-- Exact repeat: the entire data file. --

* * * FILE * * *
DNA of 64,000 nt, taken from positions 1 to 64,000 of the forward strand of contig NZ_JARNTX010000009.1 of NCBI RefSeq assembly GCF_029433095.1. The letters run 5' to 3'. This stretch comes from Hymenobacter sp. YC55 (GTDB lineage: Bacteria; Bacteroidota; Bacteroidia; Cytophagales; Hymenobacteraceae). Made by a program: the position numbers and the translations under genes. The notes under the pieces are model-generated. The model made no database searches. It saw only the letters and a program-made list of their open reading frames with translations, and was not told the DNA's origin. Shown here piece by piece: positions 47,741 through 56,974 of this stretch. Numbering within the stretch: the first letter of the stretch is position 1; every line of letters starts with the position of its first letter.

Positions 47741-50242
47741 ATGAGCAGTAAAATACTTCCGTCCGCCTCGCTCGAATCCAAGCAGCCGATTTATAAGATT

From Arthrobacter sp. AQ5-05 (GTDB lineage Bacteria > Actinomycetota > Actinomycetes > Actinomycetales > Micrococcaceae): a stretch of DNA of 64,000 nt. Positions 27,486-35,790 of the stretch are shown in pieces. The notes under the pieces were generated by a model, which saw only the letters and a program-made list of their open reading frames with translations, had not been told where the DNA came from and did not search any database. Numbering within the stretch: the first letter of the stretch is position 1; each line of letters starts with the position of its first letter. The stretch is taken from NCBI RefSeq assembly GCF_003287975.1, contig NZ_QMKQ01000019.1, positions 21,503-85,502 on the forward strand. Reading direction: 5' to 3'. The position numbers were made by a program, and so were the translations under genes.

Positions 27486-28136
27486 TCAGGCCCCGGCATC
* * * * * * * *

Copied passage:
DNA of 64,000 nt, taken from positions 1 to 64,000 of the forward strand of contig NZ_JARNTX010000009.1 of NCBI RefSeq assembly GCF_029433095.1. The letters run 5' to 3'. This stretch comes from Hymenobacter sp. YC55 (GTDB lineage: Bacteria; Bacteroidota; Bacteroidia; Cytophagales; Hymenobacteraceae). Made by a program: the position numbers and the translations under genes. The notes under the pieces are model-generated. The model made no database searches. It saw only the letters and a program-made list of their open reading frames with translations, and was not told the DNA's origin. Shown here piece by piece: positions 47,741 through 56,974 of this stretch. Numbering within the stretch: the first letter of the stretch is position 1; every line of letters starts with the position of its first letter.

Positions 47741-50242
47741 ATGAGCAGTAAAATACTTCCGTCCGCCTCGCTCGAATCCAAGCAGCCGATTTATAAGATT

From Arthrobacter sp. AQ5-05 (GTDB lineage Bacteria > Actinomycetota > Actinomycetes > Actinomycetales > Micrococcaceae): a stretch of DNA of 64,000 nt. Positions 27,486-35,790 of the stretch are shown in pieces. The notes under the pieces were generated by a model, which saw only the letters and a program-made list of their open reading frames with translations, had not been told where the DNA came from and did not search any database. Numbering within the stretch: the first letter of the stretch is position 1; each line of letters starts with the position of its first letter. The stretch is taken from NCBI RefSeq assembly GCF_003287975.1, contig NZ_QMKQ01000019.1, positions 21,503-85,502 on the forward strand. Reading direction: 5' to 3'. The position numbers were made by a program, and so were the translations under genes.

Positions 27486-28136
27486 TCAGGCCCCGGCATC